Mike Koriwchak is an otolaryngologist who blogs at the Wired EMR Practice.

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  • Anonymous

    If the patient’s lawyer can get the orthopedist to admit on the stand that, contrary to what the templated note says, he did not look at the patient’s TMs when they came in for the 3rd recheck on a knee replacment, hasn’t he proven that the doc is a liar?

  • Peter Elias

    I agree with the underlying thrust of your post, but I have a problem with some of the details:

    “In the physician’s mind, mental templates and open diagnostic thought coexist in a non-competitive, complimentary fashion.”

    Actually, there is a very substantial body of evidence that this is not true, for either physicians or the general public.

     “A good clinician automatically uses the right thought process at the right time.”Without the word ‘automatically’ this is true.  But it is hardly automatic and certainly not inevitable.

    The eHR and templates can certainly make automaticity and the use of heuristics easier and more likely, but these are innate characteristics of human behavior.

  • Ed Rodgers

    The EMR/EHR systems that I am familiar with lack true clinical decision support (CDS) that would address this very problem.  A template or a predetermined library of care plans rely on physician attention to detail to edit the template or care plan when the patient does not fit the one-size-fits-all assumption.

    Most EMR/EHR vendors steer clear of “clinical content” as would be needed to fuel the decision algorithms / rules needed to navigate the physician through appropriate considerations for a specific presentation of disease. This leads to “homegrown” templates that vary from institution to institution.  This ultimately leads to inaccurate documentation and variability in clinical care. 

    There are a few healthcare vendors that are supplying third party solutions to these problems, under the names of CDS, clinical pathways applications, and development efforts by major players such as GE Performance Solutions and Philips to integrate these aspects of detail into their product offerings but also this deficiency has been noted by startup biotechnology companies seeking to provide third party CDS offerings.


  • Anonymous

    As a healthcare risk manager who specializes in EMR issues, I am in general agreement with this.  The use of ‘canned’ templates that can lead you down the wrong path in diagnostic critical thinking is a real issue.  Properly-written templates and clinical decision support can be a real aid, but I am not yet seeing a lot of those out there in the EMR vendor world.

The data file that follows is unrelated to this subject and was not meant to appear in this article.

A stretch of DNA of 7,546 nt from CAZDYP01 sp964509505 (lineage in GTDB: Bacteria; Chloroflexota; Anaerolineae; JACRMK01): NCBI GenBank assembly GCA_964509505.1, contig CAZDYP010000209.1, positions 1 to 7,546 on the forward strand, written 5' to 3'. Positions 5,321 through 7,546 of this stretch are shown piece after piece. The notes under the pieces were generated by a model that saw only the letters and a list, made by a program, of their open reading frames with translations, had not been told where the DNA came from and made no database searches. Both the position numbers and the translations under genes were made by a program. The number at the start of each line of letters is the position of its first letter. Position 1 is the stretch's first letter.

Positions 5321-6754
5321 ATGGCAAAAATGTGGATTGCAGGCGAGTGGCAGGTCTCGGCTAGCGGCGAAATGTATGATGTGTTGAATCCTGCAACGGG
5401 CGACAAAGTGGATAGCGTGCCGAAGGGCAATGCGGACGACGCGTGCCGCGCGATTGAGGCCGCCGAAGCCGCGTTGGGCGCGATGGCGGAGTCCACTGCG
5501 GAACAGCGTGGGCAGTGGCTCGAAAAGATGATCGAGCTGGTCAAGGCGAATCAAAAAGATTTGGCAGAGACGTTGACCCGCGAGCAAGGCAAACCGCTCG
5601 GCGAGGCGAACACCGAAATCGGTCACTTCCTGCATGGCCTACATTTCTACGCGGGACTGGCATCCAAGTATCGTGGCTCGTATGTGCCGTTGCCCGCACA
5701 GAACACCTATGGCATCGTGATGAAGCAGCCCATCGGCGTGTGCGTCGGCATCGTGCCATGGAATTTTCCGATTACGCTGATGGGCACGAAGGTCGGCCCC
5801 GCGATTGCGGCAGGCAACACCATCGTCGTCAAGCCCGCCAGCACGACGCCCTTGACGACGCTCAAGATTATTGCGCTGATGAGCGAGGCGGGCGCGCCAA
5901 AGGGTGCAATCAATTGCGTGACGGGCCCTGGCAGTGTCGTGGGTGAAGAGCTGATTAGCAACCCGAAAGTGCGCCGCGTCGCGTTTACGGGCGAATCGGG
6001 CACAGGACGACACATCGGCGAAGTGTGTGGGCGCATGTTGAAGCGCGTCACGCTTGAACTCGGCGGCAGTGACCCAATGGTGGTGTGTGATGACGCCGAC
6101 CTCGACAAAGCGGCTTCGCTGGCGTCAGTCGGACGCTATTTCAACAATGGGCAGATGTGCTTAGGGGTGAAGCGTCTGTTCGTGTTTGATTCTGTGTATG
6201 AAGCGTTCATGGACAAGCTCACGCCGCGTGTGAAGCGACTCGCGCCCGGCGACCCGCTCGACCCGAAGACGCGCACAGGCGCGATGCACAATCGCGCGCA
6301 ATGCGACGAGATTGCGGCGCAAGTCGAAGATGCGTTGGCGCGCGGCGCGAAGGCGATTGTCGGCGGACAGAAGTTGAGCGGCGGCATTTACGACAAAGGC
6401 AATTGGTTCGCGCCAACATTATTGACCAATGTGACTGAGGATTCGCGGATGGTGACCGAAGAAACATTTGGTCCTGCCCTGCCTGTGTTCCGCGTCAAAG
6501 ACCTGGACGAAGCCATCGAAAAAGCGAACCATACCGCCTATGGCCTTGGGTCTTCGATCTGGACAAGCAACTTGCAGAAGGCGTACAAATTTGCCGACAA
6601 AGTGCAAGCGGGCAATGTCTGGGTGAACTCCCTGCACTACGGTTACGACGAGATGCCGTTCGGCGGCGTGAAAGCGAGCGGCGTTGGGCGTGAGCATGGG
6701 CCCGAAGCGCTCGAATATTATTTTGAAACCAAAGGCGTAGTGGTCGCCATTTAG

• ninguem

    I’m so sick and tired of the blather about how electronic medical records will somehow save medicine’s cost, quality. It’s a big lie. Whatever problems it solves, it creates new ones.

  • ninguem

    How about that. Looks like the UK found their great heralded EHR was a flop.
    Today’s Wall Street Journal  -  Friday September 23, 2011

    U.K. Ends Health-Service IT Upgrade


    The U.K. said it was scrapping a £11 billion ($17 billion) information-technology program for its state-run health service, saying that some of the £6.4 billion already spent has been wasted and that the program today “is not fit to provide the modern IT services” the health-care system needs.

    Launched in 2002 under the previous Labour government, the program was hailed as one of the biggest IT projects ever attempted. It aimed to digitize patient records and link all parts of the sprawling National Health Service, or NHS, and was closely watched by other countries attempting to adopt new healthcare IT. BT Group PLC and Computer Sciences Corp. are among the suppliers involved.

    The scrapping of the ambitious U.K. program could have implications for the digital health-care push under way in other countries, including the U.S., which has suffered its own setbacks as it attempts to digitize medical records. Supporters of modern health-care IT say it can cut costs and improve patient care, but the software is often expensive, complex to design and cumbersome for physicians to use.

    In a statement Thursday, Britain’s Department of Health said it was “dismantling” the project because it “has not and cannot deliver to its original intent.” It said future IT decisions would be made on a regional level, with more suppliers competing for contracts.